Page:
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Monolithic spin valve compass for autonomous MEMS navigation in geomagnetic field

: Almeida, M.J.; Ueberschär, O.; Ecke, R.; Schulz, S.E.; Matthes, P.; Müller, M.; Exner, H.

Viehweger, C. ; International Measurement Confederation -IMEKO-, Technical Committee on Environmental Measurements -TC 19-:
5th IMEKO TC19 Symposium on Environmental Instrumentation and Measurements 2014. Proceedings : 23/09/2014 - 24/09/2014, Chemnitz, Germany
Budapest: IMEKO, 2014
ISBN: 978-92-990073-6-5
Symposium on Environmental Instrumentation and Measurements <5, 2014, Chemnitz>
Fraunhofer ENAS ()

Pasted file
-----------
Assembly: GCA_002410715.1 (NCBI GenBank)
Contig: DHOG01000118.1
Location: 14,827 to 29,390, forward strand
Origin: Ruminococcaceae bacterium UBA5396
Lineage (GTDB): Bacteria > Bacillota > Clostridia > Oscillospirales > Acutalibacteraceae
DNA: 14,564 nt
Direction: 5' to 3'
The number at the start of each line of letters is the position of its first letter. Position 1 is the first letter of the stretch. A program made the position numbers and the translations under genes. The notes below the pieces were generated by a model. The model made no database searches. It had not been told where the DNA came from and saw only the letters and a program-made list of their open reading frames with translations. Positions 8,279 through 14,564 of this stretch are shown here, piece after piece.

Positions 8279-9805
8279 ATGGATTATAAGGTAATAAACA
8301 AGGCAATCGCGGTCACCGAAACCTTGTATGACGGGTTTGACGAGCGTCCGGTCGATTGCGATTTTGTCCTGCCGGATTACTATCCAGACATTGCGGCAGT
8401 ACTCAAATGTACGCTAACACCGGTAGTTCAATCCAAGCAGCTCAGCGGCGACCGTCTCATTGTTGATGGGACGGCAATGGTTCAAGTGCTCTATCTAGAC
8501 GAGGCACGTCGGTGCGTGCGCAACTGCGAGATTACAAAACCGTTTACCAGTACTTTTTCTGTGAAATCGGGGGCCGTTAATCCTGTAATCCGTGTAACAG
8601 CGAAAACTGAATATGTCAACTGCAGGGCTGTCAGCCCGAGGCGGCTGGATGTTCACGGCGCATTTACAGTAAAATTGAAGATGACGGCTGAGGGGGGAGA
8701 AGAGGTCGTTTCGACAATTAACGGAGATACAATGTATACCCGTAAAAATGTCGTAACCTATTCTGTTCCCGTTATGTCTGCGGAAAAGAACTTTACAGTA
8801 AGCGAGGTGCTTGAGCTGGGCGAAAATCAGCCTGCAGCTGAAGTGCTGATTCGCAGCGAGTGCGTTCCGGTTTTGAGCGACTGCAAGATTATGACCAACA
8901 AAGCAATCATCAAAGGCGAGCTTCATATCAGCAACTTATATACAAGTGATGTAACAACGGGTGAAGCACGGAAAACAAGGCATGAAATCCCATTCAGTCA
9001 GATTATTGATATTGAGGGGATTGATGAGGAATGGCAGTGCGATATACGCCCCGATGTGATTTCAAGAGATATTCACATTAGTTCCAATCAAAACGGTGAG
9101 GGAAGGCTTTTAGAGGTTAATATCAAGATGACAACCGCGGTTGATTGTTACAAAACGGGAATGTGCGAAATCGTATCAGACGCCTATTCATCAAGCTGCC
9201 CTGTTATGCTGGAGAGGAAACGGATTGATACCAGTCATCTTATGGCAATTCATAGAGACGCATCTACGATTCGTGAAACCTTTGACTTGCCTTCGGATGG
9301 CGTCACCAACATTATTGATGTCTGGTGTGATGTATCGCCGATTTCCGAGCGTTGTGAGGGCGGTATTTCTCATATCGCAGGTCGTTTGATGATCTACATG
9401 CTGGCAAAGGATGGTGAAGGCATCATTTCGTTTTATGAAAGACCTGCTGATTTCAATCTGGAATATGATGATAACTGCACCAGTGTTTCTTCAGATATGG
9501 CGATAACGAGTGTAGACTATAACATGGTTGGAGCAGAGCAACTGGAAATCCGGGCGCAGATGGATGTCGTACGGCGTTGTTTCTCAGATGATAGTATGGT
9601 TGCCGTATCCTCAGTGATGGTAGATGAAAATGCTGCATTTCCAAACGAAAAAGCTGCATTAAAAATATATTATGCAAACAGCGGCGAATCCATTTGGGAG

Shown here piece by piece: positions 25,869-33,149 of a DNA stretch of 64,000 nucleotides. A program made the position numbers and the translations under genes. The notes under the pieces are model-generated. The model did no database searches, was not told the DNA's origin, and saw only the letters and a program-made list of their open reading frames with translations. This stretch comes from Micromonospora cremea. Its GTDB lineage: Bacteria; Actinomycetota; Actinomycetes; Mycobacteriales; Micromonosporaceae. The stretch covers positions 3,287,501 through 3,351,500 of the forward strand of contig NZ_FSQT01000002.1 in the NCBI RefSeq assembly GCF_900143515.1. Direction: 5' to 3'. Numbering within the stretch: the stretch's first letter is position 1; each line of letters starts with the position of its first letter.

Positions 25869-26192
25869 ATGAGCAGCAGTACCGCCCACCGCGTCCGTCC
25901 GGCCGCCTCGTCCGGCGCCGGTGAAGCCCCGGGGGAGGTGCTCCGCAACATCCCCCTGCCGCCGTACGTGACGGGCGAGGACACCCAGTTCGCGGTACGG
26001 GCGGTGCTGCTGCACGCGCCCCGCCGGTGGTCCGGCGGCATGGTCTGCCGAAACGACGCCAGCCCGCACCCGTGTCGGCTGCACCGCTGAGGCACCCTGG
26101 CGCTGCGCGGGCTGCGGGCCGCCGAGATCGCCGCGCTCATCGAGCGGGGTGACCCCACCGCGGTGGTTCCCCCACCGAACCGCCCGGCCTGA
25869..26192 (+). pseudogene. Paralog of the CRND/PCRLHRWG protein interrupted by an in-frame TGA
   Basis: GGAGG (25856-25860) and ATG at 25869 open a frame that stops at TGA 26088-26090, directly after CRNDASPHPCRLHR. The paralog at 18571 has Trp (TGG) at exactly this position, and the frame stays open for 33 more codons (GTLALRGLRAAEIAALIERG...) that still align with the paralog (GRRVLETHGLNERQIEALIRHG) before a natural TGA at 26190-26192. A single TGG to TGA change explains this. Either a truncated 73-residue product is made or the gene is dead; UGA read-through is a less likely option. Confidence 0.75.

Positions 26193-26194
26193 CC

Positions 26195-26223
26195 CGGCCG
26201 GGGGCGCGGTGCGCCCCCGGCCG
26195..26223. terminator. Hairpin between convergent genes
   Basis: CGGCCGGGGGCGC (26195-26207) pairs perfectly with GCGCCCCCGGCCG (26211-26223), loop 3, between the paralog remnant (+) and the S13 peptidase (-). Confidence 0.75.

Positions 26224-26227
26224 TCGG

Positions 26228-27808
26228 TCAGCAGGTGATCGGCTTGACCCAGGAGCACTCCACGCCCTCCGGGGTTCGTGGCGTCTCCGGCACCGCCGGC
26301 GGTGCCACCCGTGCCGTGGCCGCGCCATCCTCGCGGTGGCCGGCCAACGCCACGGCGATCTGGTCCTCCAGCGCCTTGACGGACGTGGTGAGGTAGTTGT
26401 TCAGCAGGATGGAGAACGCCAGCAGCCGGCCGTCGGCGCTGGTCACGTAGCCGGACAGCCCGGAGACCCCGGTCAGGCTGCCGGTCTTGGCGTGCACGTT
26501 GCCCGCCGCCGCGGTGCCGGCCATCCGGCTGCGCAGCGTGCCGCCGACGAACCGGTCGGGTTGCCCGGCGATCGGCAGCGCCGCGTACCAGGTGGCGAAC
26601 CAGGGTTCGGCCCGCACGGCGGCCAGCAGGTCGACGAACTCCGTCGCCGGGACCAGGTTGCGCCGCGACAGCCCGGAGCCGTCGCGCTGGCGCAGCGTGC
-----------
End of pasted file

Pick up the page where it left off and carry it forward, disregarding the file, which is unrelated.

The natural geomagnetic field has been used for millions of years by various organisms for navigation. The determination of the local field direction (in terms of magnetic north and inclination) enables, for instance, migratory birds to find their annual routes from one continent to another and back home, or magnetotactic bacteria to move towards soil areas rich in nutrients. In analogy, for microelectromechanical systems (MEMS), the capability of detecting the local direction of the geomagnetic field as a 2D or 3D vector enables a reliable autonomous navigation through environments with a complex or unknown topology while being independent of GPS or any other radio-based navigation system (and thus being operable also in obstructed or shielded environments). Such mobile MEMS applications demand, however, a very low power consumption and a high miniaturizability of the sensor, as well as a very fast sensor response time. In the following, we present an innovative 2D GMR spin valve sensor on the basis of exchange-biased NiFe- CoFe / Cu / CoFe / IrMn nanolayers in monolithic integration that fulfils all these requirements. For a maximum signal-to-noise ratio, we have realized a focused double full-bridge layout with an antiparallel alignment of the pinned layers of neighbouring meanders by means of microscopic laser heating and subsequent in-field cooling. A systematic optimization of geometry and magnetic structure further contributed to a maximum signal level and a minimum sensor hysteresis. On the basis of fabricated prototypes with a size of 1.5 mm times we demonstrate that these sensors are readily employed to detect the geomagnetic field as a 2D vector with temporal ( 1 ms) resolution.